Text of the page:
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3 Reasons to Expand from LTL to FTL Shipping




Shippers have a variety of options available to them based on several key factors, including the amount of freight they ship, what goods they ship, the size of their cargo, and their shipping locations. While Less Than Truckload (LTL) may be the ideal solution for some shippers, Full Truckload (FTL) may be the best option for others. With all the factors that go into choosing the right option, it’s important to understand the key differences between both modes, and to recognize which is best for your business.


What are the Differences Between Less Than Truckload and Full Truckload?

LTL is used when multiple shippers’ freight is moving on the same trailer, rather than traveling exclusively on an individual trailer. LTL is ideal for shipments that are between one and six pallets, or effectively any shipment that is less than 12 linear feet, as it optimizes the available shipping space and saves the shipper money.

With FTL, on the other hand, your freight is the only freight moving on an individual truck. This makes sense for shippers who can fill, or nearly fill, the entire truckload. Securing the capacity of the entire truck means that you won’t have to worry about your goods making several stops and being loaded and unloaded multiple times alongside other shippers’ cargo.


The Advantages of FTL Shipping:

Cost-effective for large shipments—providing savings over shipping several LTL shipments

Not subject to being surrounded by other shippers’ freight, which may not be properly packaged

Shipment never leaves its vehicle from origin to destination, which can lead to fewer damages

Shipments arrive faster than LTL because of the direct route


The Advantages of LTL Shipping:

Transportation spend is minimized by paying for only a portion of the truck space

Access to a national and regional carrier network that can lead to more competitive prices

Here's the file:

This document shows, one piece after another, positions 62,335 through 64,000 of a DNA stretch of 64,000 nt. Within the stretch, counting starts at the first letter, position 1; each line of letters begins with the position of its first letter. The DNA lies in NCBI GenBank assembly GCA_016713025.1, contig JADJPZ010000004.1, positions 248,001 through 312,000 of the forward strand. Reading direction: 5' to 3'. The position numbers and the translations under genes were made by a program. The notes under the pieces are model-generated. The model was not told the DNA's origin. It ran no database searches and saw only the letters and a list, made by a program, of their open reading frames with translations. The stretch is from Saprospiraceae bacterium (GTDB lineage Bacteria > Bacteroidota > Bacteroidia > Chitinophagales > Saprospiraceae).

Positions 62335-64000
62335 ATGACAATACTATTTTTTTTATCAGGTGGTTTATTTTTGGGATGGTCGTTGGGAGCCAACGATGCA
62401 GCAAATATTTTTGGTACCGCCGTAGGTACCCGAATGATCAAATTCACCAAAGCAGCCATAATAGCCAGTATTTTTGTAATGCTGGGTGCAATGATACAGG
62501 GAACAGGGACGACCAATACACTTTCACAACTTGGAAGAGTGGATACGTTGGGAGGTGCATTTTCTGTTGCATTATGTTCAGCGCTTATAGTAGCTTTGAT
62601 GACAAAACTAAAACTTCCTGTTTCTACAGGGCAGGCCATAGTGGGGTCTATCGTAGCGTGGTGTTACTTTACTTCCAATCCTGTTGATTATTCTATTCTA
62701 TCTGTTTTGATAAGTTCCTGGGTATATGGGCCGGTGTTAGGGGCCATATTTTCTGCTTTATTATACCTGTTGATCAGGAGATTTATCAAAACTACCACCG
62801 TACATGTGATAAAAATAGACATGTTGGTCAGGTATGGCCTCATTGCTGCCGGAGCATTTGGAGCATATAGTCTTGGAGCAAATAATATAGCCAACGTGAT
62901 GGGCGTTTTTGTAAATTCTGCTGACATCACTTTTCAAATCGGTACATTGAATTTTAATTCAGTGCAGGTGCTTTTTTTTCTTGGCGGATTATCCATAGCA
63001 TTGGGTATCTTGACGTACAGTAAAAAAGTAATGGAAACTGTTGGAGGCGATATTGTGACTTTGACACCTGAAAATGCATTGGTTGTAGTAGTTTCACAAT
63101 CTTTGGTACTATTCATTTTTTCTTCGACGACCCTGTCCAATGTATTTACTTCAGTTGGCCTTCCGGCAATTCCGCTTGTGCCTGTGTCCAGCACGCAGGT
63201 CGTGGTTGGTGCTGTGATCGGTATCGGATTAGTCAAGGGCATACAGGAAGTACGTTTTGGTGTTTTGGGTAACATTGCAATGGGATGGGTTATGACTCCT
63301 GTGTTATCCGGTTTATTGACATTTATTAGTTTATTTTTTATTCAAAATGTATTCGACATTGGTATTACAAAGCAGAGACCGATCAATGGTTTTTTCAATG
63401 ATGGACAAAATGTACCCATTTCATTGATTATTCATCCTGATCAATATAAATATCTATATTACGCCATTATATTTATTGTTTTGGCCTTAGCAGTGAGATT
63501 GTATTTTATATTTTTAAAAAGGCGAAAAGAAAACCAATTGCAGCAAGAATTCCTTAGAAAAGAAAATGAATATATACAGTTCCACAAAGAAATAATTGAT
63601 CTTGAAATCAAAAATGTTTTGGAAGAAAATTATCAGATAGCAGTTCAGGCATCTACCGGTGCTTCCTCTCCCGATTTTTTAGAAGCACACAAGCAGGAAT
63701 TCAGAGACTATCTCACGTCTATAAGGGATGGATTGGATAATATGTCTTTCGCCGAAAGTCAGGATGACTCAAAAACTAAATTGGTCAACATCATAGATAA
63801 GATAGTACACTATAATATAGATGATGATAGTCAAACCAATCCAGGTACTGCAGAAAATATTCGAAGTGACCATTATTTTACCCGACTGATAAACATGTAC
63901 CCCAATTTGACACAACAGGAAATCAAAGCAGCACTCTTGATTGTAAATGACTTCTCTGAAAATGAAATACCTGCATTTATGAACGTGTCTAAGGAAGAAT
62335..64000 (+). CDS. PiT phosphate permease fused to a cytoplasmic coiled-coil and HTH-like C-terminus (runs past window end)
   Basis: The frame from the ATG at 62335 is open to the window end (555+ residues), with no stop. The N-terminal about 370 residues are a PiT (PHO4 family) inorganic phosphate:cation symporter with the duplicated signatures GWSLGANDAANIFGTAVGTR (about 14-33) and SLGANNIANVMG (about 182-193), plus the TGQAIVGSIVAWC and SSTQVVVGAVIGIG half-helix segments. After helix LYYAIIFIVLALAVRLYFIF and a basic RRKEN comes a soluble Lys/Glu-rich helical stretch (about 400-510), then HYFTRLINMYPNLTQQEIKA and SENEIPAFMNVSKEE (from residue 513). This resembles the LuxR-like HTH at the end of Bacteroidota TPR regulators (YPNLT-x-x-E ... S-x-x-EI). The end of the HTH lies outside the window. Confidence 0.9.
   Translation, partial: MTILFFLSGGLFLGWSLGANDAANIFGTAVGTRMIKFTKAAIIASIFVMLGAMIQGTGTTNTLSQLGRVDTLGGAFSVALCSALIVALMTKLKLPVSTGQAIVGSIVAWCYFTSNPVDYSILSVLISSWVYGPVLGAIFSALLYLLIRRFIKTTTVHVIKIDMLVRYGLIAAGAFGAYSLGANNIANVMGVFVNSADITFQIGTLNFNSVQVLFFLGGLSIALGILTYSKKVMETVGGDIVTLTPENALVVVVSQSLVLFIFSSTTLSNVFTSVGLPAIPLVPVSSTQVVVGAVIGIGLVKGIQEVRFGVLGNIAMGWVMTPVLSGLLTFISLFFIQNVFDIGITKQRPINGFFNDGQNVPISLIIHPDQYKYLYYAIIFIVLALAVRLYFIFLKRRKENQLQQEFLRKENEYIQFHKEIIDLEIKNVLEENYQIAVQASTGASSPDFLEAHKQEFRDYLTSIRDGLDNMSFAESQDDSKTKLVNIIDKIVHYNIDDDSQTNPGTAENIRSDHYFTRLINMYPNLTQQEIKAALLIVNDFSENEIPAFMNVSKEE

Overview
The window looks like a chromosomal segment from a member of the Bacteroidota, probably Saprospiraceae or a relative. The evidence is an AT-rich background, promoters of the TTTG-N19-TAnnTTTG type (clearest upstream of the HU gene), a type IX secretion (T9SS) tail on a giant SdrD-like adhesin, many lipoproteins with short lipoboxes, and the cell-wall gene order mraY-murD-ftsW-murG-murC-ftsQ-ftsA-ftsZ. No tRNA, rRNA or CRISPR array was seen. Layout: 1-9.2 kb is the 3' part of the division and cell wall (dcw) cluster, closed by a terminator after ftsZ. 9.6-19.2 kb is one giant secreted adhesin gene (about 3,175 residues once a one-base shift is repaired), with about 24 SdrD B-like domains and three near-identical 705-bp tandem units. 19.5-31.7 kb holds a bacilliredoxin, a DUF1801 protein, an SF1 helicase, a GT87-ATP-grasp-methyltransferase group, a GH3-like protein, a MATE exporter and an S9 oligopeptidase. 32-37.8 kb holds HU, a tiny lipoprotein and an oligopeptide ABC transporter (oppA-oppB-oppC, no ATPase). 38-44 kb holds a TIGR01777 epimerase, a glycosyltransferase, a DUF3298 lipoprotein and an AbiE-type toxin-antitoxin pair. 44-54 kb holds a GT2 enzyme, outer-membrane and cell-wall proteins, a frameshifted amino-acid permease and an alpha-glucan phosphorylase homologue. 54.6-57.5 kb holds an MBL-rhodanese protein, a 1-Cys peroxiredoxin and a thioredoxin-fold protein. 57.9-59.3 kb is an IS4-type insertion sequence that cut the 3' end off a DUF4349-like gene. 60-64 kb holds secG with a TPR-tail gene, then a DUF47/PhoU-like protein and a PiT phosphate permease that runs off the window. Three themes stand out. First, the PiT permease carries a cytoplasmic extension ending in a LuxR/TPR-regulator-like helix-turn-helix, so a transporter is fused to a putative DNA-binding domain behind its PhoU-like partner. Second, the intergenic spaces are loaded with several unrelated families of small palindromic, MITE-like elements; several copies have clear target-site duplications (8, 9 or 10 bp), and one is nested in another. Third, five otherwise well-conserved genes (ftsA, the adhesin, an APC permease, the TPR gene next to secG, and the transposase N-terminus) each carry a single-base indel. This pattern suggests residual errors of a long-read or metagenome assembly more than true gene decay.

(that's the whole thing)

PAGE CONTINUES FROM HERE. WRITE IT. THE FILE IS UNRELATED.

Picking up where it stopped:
Easy tracking and tracing due to advanced LTL tracking systems

More eco-friendly due to increased ability to optimize routes


As an LTL Shipper, When Should You Consider Moving to FTL?

Most shippers assume that it always makes financial sense to ship LTL if they can’t consistently fill an entire truck, but this isn’t always the case. FTL can be the smarter option for a few specific reasons, including the following:


1. You Have Multiple Large Orders Going to the Same Region

If you regularly send LTL loads to the same area, it may make sense to combine these shipments into one truck instead. You may discover that in combining shipments, they are large enough to require the entire use of a trailer’s space, which ends up being more cost effective than booking multiple LTL shipments.


2. Your Goods are Extremely Fragile

Full truckload shipments are generally less susceptible to damages as they are handled less than LTL shipments. If you have freight that’s easily breakable, even when utilizing proper packaging techniques, it may make sense to ship FTL to ensure your goods arrive intact.


Whether shipping LTL of FTL, integrated cargo insurance can provide coverage for the full value of the shipment, along with an easy claims filing process.


3. You Need Your Shipments to Arrive Very Quickly

Though LTL freight can travel quickly and efficiently, goods that are shipped via FTL generally arrive at their destination faster than goods that are shipped via LTL’s hub-and-spoke model. Having only one shipment on a dedicated truck means there’s no need for stopovers, sorting, additional handling, or warehousing. Though with both LTL and FTL, the average shipping time depends on the shipment origin, route, and the carrier used.  


All Things Considered, Should You Use FTL or LTL? (graphic)

We recommend you using FTL or LTL depending on the following situations:




Whether LTL or FTL is right for your business, using our full-featured MyCarrierTMS Pro can ensure that you ship efficiently and cost-effectively. MyCarrierTMS eliminates the paperwork and time-consuming manual effort associated with shipping and provides ease of use, control, and visibility. Click here to learn more.